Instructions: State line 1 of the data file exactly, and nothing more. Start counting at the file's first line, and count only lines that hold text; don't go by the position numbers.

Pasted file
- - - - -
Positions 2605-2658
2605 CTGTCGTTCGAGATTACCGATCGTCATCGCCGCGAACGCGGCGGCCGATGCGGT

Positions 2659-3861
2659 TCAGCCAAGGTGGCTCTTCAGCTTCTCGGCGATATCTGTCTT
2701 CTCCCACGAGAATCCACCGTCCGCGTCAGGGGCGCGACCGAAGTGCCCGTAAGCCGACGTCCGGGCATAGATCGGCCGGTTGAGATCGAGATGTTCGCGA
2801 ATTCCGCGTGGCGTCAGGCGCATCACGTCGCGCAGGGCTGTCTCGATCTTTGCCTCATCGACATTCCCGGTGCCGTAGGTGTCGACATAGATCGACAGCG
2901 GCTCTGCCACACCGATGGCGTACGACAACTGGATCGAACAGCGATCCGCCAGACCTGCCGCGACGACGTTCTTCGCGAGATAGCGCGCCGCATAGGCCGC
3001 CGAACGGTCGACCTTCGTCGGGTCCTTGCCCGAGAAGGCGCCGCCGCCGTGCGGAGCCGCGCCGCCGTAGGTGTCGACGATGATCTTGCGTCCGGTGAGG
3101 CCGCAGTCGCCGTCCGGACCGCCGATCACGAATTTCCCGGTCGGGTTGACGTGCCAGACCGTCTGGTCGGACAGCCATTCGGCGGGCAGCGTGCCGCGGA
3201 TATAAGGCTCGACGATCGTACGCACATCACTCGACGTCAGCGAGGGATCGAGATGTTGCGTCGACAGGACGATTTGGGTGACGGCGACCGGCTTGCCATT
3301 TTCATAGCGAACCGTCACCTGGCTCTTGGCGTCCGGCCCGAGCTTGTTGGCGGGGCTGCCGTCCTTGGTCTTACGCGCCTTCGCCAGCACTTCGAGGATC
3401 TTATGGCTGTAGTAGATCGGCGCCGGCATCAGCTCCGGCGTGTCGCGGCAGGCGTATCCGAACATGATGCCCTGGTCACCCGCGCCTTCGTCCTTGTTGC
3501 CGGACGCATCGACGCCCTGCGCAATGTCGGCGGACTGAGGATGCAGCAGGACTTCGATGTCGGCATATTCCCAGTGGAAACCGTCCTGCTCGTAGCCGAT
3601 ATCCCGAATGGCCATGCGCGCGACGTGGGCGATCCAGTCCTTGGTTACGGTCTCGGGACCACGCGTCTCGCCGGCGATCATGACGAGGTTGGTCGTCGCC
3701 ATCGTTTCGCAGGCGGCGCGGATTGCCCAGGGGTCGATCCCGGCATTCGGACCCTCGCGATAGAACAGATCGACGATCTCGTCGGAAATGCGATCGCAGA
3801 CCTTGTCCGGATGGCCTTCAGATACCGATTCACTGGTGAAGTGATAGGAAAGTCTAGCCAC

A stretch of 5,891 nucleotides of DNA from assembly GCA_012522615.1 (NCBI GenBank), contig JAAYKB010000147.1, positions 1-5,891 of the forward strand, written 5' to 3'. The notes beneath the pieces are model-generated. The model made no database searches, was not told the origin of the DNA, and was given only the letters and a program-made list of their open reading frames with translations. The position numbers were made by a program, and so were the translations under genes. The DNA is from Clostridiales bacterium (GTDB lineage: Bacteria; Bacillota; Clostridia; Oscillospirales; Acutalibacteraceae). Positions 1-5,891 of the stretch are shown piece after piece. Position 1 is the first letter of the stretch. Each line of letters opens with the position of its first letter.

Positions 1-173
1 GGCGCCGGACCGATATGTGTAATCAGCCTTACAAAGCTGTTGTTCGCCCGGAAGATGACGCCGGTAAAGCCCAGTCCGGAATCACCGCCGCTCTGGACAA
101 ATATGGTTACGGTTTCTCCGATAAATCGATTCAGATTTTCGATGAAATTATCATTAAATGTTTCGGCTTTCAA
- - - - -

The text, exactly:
Positions 2605-2658